View all my reviews


Creative Commons License

By Any Other Nerd Blog by Lance Eaton is licensed under a Creative Commons Attribution-ShareAlike 3.0 Unported License.

Wednesday, July 20, 2016

Review: Fables, Vol. 22: Farewell

Fables, Vol. 22: Farewell Fables, Vol. 22: Farewell by Bill Willingham
My rating: 4 of 5 stars

Oh Bill Willingham--I know all things must end, but did you have to end Fables. For over a decade, it has been my favorite graphic novel series. Since I first read the firs trade, I have avidly followed the series, including the spin-off series (Jack of Fables, Literals, Fairest, Cinderella,), the book (Pete and Max), and even the crossovers (The Unwritten). You created an amazing universe that was both intimately known and perversely foreign and made me (and so many others) fall in love with your renderings of characters, places, and events. I know I am likely to re-read Fables several times over the span of my life, returning to a series that played with fiction in some many fantastic ways, I could teach a variety of different courses around the series. Thank you for this ending...but also, damn you!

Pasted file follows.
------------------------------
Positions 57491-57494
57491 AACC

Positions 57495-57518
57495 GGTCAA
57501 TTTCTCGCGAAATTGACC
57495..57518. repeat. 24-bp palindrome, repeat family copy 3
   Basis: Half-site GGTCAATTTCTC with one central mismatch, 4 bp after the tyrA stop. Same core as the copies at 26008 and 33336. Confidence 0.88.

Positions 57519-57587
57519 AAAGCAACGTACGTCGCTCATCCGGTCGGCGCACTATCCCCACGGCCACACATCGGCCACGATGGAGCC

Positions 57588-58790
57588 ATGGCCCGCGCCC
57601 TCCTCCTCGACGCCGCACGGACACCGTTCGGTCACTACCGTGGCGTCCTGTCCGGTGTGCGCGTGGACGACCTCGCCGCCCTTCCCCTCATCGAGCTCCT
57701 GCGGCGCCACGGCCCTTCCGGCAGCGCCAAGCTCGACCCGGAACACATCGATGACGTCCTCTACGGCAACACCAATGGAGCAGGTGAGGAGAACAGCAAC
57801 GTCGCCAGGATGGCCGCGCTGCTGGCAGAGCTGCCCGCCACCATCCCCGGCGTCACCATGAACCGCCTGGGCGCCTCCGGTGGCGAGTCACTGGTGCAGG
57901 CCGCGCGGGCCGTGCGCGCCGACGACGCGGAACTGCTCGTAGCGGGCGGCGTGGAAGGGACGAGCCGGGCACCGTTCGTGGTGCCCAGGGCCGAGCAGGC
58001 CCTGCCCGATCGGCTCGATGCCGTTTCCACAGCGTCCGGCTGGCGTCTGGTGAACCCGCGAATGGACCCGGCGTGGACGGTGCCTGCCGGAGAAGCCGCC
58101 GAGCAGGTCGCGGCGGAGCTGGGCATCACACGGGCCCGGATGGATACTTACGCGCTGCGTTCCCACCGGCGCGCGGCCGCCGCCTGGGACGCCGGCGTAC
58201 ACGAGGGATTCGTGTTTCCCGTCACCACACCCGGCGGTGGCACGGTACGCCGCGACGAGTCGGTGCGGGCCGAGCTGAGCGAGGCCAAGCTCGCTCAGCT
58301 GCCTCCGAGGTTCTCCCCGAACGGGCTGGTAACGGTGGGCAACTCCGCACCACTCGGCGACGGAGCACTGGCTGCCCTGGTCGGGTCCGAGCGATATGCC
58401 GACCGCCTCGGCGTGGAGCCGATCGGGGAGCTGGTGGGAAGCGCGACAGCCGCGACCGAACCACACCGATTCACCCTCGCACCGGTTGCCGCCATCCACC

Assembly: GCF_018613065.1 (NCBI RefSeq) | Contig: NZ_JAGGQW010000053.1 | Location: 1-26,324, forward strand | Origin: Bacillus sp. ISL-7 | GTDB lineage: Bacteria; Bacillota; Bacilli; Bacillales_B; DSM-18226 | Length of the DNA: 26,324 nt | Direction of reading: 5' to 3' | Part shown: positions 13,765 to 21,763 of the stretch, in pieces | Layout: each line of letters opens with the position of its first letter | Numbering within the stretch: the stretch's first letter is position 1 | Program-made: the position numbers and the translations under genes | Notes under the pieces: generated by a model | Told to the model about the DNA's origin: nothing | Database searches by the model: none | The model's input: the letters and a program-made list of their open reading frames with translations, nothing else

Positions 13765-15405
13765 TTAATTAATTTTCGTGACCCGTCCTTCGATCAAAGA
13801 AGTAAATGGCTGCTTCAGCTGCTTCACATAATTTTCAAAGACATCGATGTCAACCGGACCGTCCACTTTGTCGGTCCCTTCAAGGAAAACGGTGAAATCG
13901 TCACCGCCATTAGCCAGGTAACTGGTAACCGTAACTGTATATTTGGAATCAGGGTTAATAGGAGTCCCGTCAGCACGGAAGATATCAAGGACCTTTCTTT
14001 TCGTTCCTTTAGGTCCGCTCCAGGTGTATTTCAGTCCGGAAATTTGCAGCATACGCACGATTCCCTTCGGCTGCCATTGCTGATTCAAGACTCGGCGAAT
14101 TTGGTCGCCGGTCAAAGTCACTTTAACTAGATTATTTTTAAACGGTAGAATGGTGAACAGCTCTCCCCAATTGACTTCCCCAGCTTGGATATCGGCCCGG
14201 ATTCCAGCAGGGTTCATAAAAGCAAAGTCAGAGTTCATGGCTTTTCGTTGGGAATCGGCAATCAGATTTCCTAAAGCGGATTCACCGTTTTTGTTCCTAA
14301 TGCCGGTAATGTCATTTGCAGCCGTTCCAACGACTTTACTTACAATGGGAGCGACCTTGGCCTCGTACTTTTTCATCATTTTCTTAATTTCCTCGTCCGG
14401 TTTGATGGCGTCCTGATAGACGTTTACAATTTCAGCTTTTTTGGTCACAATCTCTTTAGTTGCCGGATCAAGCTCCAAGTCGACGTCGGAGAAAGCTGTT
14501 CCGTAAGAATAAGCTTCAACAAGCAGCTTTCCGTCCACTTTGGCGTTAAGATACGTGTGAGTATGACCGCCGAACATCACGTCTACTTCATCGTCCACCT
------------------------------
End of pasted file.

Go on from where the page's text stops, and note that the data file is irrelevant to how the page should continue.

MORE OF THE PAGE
View all my reviews


Creative Commons License

By Any Other Nerd Blog by Lance Eaton is licensed under a Creative Commons Attribution-ShareAlike 3.0 Unported License.

Monday, July 18, 2016

Short Story #394: The Tree by H. P. Lovecraft

Title: The Tree

Author:  H. P. Lovecraft

Summary:

Book cover to H. P. Lovecraft: The Complete Collection with Accompanying Facts from Red Skull Publishing